Let’s go with 10. Let’s say that two helped Slughorn, five went to Voldemort, and of course, three went to the Room of Requirement.  Now let’s say there are 20 sixth years. Four helped Slughorn, ten went to Voldemort, and six went home. Let’s say that most of the younger kids went home or didn’t fight, since there’s no mention of Voldemort sending 11-year-olds into battle. That would mean 15 Slytherins, about half of the older students, went directly to Voldemort and fought with the Death Eaters. These numbers are, like the ones for the Snatchers and werewolves, totally arbitrary but hopefully within a reasonable range.

50 Death Eaters + 40 werewolves + 100 Snatchers + 20 Imperius victims + 15 Slytherins = 225

Voldemort’s army should have had numbers in the low to mid 200’s, give or take a little. Maybe even round it up to 300 if you think there’s any category where I’ve estimated low, or down to 200 if you think my estimates are high. His forces would still outnumber the Order’s something like 4, 5, or even 6 to 1 until the reinforcements arrive, and as much as 2 to 1 after that, but it seems like a reasonable number. It’s not a number that makes me fear for the future of the Wizarding World. Because if this many people were Death Eaters …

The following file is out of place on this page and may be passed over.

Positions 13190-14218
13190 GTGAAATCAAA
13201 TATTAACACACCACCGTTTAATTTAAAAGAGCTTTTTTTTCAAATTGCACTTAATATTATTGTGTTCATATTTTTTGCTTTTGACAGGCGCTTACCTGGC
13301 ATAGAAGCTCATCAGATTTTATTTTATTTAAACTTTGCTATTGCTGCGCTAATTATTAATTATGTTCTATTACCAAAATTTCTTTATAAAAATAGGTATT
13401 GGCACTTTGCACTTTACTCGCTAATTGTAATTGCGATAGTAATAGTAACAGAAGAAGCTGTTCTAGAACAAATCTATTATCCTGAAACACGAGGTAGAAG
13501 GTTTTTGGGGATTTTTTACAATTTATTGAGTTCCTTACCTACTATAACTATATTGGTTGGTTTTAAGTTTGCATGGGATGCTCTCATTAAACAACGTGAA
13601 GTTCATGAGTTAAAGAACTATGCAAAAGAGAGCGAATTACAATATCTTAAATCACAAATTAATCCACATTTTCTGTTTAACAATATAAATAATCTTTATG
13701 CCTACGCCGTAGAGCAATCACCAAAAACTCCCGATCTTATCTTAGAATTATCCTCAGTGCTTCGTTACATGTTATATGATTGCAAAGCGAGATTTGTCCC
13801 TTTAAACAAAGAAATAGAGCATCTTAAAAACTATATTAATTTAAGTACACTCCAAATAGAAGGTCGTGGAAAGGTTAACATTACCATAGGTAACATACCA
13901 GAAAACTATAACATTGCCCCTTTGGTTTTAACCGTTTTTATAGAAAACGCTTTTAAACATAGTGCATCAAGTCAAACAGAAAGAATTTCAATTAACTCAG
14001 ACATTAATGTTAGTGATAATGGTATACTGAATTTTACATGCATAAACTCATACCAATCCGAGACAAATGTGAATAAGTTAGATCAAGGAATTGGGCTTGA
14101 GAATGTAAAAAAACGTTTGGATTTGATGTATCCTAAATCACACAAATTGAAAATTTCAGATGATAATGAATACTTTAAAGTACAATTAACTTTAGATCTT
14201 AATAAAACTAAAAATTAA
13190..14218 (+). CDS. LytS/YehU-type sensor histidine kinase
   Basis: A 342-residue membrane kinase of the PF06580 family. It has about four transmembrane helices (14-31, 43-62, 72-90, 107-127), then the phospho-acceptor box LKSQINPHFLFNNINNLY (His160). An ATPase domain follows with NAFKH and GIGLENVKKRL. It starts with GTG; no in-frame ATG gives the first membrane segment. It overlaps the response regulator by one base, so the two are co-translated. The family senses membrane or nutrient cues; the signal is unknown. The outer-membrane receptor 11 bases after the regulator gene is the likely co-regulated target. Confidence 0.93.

… (and, as we’ve already established, the Death Eaters were just the inner circle, not the majority of Voldemort’s supporters) … if about 1/6 of adult British wizards were Death Eaters and maybe twice that many supported or worked for Voldemort in some capacity, then how are we supposed to believe this world was rebuilt and all was well?

The Sorting of Queenie Goldstein

Crimes of Grindelwald spoilers.

Shortly after the first Fantastic Beasts movie, I said that if Queenie went to Hogwarts, she would be a Slytherin. Now that Crimes of Grindelwald is out, all I can say is …

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Hogwarts Mystery: Ravenclaw’s Revenge

Okay, so up until this point I’ve been pretty happy with the Hogwarts Mystery game and the storyline it’s having me follow. But I’m early in year two now and starting to get really annoyed.